What has brought us back over the years is the richness of Tanzanian culture, and thus, we recommend you consider traveling off the beaten path, travel like a local or just wander from point A to Z. On my last trip last June, I travelled light, picked up a Defender from our partner Paul in Arusha, and the two of us took off. We stopped for gas in tiny villages where our bill was calculated based on the number of liter bottles it took to top off our tank, and always found a local store that was willing to exchange dollars for local currency each day. We worked out agreements with rangers to leave the park and reenter at night and other than our arrival and departure dates, never had a reservation. Prior trips had always been scheduled and reserved to their fullest, so this trip delighted me as it proved you can create a Tanzanian experience on the fly. All we needed was a Land Rover and a gravel road. I speak little Swahili, so travelling with a guide definitely paid dividends; Paul, serving as a guide, accomplished much for us. It enabled us to be spontaneous, deciding what to do each day after breakfast, and letting the day fill in around our rough ideas.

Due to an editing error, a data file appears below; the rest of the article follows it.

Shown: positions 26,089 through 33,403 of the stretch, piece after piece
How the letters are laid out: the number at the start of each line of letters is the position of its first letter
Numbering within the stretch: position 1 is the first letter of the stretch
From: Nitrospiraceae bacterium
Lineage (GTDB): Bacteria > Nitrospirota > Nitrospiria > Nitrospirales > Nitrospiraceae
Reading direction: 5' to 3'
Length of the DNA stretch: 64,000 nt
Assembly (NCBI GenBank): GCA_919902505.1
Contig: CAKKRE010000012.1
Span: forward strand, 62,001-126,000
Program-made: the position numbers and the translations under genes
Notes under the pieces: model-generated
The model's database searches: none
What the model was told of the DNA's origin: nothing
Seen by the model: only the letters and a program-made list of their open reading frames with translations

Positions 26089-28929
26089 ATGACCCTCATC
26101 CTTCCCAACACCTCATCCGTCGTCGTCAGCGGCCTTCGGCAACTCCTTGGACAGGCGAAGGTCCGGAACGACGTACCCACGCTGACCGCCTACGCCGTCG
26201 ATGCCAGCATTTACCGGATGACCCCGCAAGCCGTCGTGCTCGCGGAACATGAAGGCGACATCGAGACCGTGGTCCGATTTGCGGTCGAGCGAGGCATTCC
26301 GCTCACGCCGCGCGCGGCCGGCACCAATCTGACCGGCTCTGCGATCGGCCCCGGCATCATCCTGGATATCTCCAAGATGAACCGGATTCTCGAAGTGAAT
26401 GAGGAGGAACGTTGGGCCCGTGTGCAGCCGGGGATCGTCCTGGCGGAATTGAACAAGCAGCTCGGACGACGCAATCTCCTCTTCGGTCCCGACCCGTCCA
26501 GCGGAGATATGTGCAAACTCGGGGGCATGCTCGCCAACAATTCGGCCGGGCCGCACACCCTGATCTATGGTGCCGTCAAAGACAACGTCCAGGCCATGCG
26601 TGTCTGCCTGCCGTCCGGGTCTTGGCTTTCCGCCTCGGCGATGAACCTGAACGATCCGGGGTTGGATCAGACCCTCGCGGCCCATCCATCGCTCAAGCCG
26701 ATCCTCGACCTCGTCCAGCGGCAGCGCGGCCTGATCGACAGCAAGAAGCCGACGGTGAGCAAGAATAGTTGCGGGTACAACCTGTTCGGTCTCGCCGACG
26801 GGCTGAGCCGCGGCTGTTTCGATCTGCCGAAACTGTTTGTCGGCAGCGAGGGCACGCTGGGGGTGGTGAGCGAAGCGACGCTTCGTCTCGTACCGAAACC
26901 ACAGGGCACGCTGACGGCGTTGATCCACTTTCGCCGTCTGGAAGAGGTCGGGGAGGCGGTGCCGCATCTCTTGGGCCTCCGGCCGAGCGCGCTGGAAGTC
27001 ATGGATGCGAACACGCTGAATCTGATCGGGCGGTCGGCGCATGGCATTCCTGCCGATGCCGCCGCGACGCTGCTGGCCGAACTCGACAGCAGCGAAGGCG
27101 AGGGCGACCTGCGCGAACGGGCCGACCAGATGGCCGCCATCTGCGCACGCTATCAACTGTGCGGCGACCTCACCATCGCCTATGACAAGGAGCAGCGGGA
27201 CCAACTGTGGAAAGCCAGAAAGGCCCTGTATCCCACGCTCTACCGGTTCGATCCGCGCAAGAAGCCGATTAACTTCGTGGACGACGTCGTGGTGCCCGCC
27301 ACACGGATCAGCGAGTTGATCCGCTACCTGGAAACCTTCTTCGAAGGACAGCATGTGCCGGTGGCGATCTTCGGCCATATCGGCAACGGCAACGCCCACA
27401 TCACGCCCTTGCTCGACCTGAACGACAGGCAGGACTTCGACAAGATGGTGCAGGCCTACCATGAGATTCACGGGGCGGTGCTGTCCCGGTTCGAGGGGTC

Our route took us out the lesser used north-eastern Serengeti gate and included capturing photography and GPS tracks for a planned 2018 trek to explore the expanses of Maasai and tribal lands between the Serengeti, Kenya, Kilimanjaro, and Tarangire. Along this route we found an incredible array of wildlife; co-existing with the local herdsman. We passed through tribal villages with elders, clothed in Maasai boma patterns, sitting under the largest acacia trees conducting their morning meetings. The majestic, rolling landscape featured certain stretches of the road likely impassable in the rainy season between March and June. If we pass a villager asking for a ride, we now stop to enjoy their company; something I’ll admit I was reluctant to do on my first trips.